Self-Employed? Here’s What You Need to Know About Taxes

Are you self-employed or considering becoming self-employed? While being your own boss has many benefits, it also comes with unique tax responsibilities that you need to be aware of. In this article, we’ll walk you through the basics of self-employment taxes and provide tips on how to manage them.

Understanding Self-Employment Taxes

As a self-employed individual, you are responsible for paying both the employee and employer portions of Social Security and Medicare taxes. This is often referred to as self-employment tax, and it can add up quickly.

Calculating Self-Employment Tax

Self-employment tax is calculated based on your net self-employment income. To calculate your net self-employment income, you subtract your business expenses from your total self-employment income.

Once you have your net self-employment income, you can calculate your self-employment tax using IRS Form 1040 Schedule SE. The current self-employment tax rate is 15.3%, which includes 12.4% for Social Security and 2.9% for Medicare.

Estimated Quarterly Taxes

Because self-employed individuals don’t have an employer withholding taxes from their paycheck, they must make estimated tax payments throughout the year. These payments are due quarterly and are based on your projected income and self-employment tax liability.

If you fail to make estimated tax payments, you may be subject to penalties and interest. To avoid this, it’s important to plan ahead and stay on top of your estimated tax payments.

Deductible Business Expenses

One of the benefits of being self-employed is that you may be able to deduct certain business expenses from your taxable income. These expenses can include:

  • Home office expenses
  • Business travel expenses
  • Office supplies and equipment
  • Health insurance premiums
  • Retirement contributions

Home Office Deduction

If you use a portion of your home exclusively for business purposes, you may be eligible for the home office deduction. This deduction allows you to deduct a portion of your home expenses, such as rent, mortgage interest, property taxes, utilities, and home insurance.

To qualify for the home office deduction, the space must be used regularly and exclusively for business purposes. There are two methods for calculating the deduction: the simplified method and the regular method.

Business Travel Expenses

If you travel for business purposes, you may be able to deduct the expenses related to the trip, such as airfare, lodging, meals, and transportation. To qualify, the trip must be primarily for business purposes and the expenses must be ordinary and necessary.

Retirement Contributions

Self-employed individuals can contribute to a tax-advantaged retirement plan, such as a Simplified Employee Pension (SEP) or a Solo 401(k). Contributions to these plans are tax-deductible and can help reduce your taxable income.


As a self-employed individual, it’s important to keep accurate records of your income and expenses. This will not only help you manage your tax liability, but it will also make it easier to apply for loans or financing in the future.

Recordkeeping Best Practices

To ensure you have the documentation you need come tax time, consider implementing the following recordkeeping best practices:

  • Use accounting software to track income and expenses
  • Keep receipts and invoices for all business expenses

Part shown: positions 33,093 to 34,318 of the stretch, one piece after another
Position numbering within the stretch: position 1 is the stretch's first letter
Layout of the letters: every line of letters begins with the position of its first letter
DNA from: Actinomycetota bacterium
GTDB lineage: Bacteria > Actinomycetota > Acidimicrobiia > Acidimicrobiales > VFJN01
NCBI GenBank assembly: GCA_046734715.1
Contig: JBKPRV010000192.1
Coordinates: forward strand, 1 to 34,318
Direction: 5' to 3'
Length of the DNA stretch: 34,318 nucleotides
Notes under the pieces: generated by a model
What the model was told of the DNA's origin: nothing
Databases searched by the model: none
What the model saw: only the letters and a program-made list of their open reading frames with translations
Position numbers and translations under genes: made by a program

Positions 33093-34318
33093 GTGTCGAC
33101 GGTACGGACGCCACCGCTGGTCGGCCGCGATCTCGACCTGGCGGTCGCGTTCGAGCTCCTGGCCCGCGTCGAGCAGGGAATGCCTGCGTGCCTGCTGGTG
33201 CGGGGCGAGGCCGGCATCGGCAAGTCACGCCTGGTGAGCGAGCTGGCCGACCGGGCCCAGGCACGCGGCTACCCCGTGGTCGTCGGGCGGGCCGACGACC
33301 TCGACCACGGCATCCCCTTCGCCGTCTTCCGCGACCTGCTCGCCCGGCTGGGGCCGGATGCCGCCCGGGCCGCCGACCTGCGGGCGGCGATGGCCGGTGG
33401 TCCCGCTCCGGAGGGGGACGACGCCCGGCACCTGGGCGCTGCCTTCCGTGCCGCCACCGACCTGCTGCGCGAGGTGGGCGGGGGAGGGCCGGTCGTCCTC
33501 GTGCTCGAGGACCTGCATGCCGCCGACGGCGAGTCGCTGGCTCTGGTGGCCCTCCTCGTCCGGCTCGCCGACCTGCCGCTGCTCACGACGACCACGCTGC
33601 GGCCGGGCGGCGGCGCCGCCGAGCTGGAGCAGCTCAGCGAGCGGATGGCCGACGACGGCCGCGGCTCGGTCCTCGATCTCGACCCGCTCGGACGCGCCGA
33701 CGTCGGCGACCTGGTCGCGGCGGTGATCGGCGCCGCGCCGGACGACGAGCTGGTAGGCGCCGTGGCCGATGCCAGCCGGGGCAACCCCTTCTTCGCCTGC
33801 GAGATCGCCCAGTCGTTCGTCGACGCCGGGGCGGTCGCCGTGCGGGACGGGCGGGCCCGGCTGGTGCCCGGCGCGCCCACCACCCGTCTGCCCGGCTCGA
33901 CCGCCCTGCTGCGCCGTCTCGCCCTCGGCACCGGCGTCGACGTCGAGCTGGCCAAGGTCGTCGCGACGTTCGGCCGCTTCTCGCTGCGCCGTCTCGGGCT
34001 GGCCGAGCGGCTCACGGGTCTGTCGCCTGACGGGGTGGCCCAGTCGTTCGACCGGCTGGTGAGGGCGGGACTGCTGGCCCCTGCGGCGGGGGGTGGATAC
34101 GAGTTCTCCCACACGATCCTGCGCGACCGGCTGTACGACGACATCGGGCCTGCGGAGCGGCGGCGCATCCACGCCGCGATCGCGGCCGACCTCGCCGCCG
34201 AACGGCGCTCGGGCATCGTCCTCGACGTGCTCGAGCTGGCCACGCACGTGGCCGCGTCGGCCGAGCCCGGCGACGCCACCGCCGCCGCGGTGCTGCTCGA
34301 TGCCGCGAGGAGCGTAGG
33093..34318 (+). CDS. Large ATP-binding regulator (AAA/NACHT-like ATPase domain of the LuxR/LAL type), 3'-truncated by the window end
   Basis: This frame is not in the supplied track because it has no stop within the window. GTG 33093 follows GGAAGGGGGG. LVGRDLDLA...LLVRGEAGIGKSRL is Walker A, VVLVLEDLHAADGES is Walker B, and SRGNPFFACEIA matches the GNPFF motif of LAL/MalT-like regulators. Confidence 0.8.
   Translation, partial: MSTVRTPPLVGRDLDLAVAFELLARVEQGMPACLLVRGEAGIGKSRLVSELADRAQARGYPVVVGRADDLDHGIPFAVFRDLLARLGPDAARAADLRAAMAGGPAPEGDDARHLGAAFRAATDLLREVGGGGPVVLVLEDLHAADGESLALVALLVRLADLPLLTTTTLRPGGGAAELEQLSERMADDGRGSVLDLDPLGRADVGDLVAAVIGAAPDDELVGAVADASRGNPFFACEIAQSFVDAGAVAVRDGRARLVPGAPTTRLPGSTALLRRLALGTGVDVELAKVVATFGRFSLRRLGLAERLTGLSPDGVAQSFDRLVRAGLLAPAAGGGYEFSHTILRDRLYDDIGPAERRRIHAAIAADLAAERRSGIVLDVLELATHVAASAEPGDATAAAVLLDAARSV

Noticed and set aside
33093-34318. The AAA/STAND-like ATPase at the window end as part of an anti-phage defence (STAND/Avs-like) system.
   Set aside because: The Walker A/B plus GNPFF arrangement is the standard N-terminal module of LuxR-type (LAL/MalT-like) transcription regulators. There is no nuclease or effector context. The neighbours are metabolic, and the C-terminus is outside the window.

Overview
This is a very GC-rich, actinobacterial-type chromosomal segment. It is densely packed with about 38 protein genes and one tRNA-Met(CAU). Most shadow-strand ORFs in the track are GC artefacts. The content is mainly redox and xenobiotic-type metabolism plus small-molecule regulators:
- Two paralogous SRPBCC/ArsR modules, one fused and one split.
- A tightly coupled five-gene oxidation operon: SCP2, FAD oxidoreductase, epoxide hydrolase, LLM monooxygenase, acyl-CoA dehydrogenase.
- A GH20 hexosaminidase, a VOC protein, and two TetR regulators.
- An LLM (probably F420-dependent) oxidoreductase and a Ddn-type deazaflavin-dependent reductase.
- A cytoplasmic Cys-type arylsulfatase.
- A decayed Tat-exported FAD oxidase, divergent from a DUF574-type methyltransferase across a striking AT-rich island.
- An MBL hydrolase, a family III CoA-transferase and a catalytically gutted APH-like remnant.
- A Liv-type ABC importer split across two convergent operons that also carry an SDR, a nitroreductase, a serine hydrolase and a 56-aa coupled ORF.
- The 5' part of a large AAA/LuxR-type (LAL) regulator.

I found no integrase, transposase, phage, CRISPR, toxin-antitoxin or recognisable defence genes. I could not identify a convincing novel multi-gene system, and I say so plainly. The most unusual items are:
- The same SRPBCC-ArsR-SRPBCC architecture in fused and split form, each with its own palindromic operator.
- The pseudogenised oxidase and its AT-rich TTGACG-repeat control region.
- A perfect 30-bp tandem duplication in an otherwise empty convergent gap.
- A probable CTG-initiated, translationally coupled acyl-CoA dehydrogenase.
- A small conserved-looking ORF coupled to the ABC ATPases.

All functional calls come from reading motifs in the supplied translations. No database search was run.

• Separate business and personal expenses
  • Keep a mileage log for business-related travel

Working with a Tax Professional

Managing your own taxes as a self-employed individual can be complex, which is why many self-employed individuals choose to work with a tax professional. A tax professional can help you navigate the tax code, minimize your tax liability, and ensure you’re in compliance with all tax laws.

Choosing a Tax Professional

When choosing a tax professional, it’s important to find someone who has experience working with self-employed individuals. Look for a Certified Public Accountant (CPA) or Enrolled Agent (EA) who specializes in small business taxes.


Being self-employed comes with many benefits, but it also comes with unique tax responsibilities. Understanding self-employment taxes, deductible business expenses, record keeping best practices, and working with a tax professional can help you stay on top of your tax liability and avoid penalties and interest.


  1. What is the difference between an employee and a self-employed individual for tax purposes? An employee has taxes withheld from their paycheck by their employer, while a self-employed individual is responsible for paying their own taxes.
  2. Can I deduct my home internet and phone expenses as a business expense? Yes, if you use your internet and phone primarily for business purposes, you may be able to deduct a portion of the expense.
  3. What happens if I can’t pay my self-employment tax? If you can’t pay your self-employment tax, you may be able to set up a payment plan with the IRS or request an extension.
  4. What is the penalty for failing to make estimated tax payments? The penalty for failing to make estimated tax payments depends on the amount of tax owed and the length of the delinquency.
  5. How can I find a tax professional who specializes in small business taxes? You can search for a Certified Public Accountant (CPA) or Enrolled Agent (EA) who specializes in small business taxes on the IRS website or through professional associations such as the National Association of Enrolled Agents or the American Institute of Certified Public Accountants.

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